"I went to bed, she came up about half and hour later. She was still in tears, and saying how sorry she was that she'd hurt me. All I did was tell her that she wasn't welcome in any bed where I was. She should take her things and sleep in the spare bedroom. I think that hit her very hard, it really came home to her at that point that we'd suddenly got to the end. Then I lay in my bed, staring at the ceiling and wondering all sorts of thoughts. And I could hear her crying in the other room."

Keith was thoughtful for a moment before he asked, "I guess I should ask: Did she have any reason to maybe think you might be playing away? A serious affair maybe, or just one night stands. You've told me that that is exactly what you did after the break-up."

"Of course I've thought about that. I can certainly say there was nothing like that whatsoever in my life. But did she think there might be? Well, how do I know? She shouldn't have, because there was nothing."

"OK. Sorry, but I thought I should ask."

"Look, Keith, I don't want to make out that I was Mr Perfect, because I know I wasn't. Some weekends I was too tired to have two little boys bounce all over me with too much healthy energy. I know I took far too many work papers home to read. And I'm sure Molly had a long list of things I did wrong. I always wore jeans at the weekend, she was always sending me up to the bedroom to dress a bit smarter for whatever we were doing. The funny thing is that I don't even own a pair of jeans now. She also used to tell me that I wasn't in touch with my emotional side, just because I don't cry. Actually I did fill up a bit in the Delivery Room when both the boys were born, but it's not the sort of thing you make a show of, is it? Oh, and I hate gardening. Her father loves his garden, so I guess she grew up believing that that was what the man of the house did."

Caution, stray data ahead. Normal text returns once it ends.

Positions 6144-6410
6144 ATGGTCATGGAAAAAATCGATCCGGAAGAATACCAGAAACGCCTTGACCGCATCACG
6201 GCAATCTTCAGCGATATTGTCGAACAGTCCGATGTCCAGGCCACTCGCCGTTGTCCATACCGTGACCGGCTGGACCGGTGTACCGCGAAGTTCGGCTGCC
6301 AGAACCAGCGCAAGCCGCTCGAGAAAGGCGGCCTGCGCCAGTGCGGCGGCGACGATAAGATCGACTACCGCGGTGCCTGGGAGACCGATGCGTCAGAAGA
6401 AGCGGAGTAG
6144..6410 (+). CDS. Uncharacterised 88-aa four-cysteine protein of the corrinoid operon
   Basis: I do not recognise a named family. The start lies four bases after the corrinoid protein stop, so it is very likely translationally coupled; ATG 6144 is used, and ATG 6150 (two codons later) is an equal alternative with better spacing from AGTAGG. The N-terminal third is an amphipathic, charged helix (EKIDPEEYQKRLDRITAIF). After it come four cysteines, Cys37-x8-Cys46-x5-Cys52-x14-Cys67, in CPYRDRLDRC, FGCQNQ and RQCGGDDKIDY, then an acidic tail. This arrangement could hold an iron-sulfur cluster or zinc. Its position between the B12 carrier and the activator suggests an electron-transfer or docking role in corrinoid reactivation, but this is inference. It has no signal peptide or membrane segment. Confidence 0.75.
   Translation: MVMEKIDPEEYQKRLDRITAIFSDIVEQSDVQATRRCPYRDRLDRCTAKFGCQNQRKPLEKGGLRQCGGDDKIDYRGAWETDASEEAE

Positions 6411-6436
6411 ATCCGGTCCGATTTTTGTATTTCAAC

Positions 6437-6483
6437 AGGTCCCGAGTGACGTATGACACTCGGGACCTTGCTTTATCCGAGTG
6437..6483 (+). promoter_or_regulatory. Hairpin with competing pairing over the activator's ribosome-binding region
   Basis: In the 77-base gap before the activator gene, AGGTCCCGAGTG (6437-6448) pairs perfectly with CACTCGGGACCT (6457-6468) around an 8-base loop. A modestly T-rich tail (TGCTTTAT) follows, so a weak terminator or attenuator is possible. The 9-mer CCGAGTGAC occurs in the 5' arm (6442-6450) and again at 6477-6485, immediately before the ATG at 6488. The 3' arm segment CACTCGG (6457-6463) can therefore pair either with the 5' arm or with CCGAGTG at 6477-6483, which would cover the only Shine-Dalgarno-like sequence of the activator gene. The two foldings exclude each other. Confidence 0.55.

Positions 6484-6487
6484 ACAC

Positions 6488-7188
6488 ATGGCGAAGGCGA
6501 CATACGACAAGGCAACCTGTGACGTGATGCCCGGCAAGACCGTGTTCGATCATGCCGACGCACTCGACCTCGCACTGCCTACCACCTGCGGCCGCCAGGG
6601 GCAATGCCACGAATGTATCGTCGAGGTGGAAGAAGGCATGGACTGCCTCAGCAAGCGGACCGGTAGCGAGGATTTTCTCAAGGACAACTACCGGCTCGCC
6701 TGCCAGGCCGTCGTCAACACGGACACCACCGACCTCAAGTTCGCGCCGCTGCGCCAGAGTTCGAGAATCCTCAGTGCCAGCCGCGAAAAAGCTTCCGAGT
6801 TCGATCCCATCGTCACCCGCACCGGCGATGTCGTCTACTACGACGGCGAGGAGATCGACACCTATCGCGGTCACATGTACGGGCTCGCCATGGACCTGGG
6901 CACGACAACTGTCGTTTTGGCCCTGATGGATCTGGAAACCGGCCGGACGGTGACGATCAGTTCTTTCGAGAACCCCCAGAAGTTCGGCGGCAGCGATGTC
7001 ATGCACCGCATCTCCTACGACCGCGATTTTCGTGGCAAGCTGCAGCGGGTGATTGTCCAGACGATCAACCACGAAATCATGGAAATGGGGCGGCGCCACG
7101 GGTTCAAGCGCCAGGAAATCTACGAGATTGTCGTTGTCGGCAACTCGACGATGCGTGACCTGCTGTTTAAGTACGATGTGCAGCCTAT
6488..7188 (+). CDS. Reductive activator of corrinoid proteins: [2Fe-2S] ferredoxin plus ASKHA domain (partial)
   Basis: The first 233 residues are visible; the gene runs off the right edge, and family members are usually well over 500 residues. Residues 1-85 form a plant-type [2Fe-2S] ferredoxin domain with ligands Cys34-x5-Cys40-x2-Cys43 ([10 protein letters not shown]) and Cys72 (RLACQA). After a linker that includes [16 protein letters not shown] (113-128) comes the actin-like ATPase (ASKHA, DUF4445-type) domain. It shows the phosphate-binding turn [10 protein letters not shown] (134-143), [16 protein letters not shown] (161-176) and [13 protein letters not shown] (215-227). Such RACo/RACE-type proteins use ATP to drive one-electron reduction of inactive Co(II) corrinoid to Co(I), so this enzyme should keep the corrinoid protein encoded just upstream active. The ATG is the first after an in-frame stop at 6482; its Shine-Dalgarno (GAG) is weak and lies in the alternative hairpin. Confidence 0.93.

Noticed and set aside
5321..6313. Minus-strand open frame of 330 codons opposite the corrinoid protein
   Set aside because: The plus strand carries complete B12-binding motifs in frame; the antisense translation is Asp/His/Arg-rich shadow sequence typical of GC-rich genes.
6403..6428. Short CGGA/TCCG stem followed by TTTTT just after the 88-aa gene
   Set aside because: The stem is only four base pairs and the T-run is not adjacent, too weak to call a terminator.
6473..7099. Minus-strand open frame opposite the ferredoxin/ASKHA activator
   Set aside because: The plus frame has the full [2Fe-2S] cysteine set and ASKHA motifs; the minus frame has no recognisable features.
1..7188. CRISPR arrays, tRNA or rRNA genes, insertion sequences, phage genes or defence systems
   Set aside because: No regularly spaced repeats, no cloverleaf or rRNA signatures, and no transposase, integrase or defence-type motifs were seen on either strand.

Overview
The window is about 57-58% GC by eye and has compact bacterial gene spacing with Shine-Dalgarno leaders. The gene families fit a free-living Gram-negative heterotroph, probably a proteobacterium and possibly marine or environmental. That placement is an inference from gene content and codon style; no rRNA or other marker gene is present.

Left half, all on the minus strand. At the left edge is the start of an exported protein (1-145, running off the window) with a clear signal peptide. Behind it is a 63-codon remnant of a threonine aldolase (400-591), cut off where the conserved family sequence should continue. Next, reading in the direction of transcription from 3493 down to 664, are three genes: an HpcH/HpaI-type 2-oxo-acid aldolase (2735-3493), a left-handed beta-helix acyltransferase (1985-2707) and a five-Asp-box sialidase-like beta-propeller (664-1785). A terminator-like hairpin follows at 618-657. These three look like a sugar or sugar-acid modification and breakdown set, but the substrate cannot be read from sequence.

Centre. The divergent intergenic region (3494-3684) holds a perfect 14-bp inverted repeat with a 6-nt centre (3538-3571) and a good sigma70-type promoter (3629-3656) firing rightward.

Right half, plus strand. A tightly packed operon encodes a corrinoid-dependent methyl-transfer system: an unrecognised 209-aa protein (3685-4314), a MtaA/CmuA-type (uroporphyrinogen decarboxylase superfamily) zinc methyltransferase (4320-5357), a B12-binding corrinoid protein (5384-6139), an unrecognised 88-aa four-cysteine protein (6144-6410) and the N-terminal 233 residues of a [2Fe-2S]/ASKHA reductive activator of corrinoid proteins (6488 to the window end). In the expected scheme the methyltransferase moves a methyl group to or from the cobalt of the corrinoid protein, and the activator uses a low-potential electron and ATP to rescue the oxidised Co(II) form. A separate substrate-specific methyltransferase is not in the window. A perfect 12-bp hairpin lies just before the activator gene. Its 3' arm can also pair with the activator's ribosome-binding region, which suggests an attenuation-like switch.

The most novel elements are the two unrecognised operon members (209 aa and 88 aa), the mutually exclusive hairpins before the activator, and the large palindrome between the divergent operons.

"None of that would seem to be a hanging offence." Keith smiled.

I returned his smile, "I didn't think so, but maybe they pissed her off enough to let a randy bachelor into her life."

"So what happened the next morning?"

"I got up early, I couldn't sleep anyway, and I had hopes of just slipping out of the house. But she followed me down stairs when I came out of the bedroom. She looked awful, and was still sobbing that she was sorry. I just walked out, sometimes being sorry isn't enough."

"OK, what did you think she meant by being sorry?"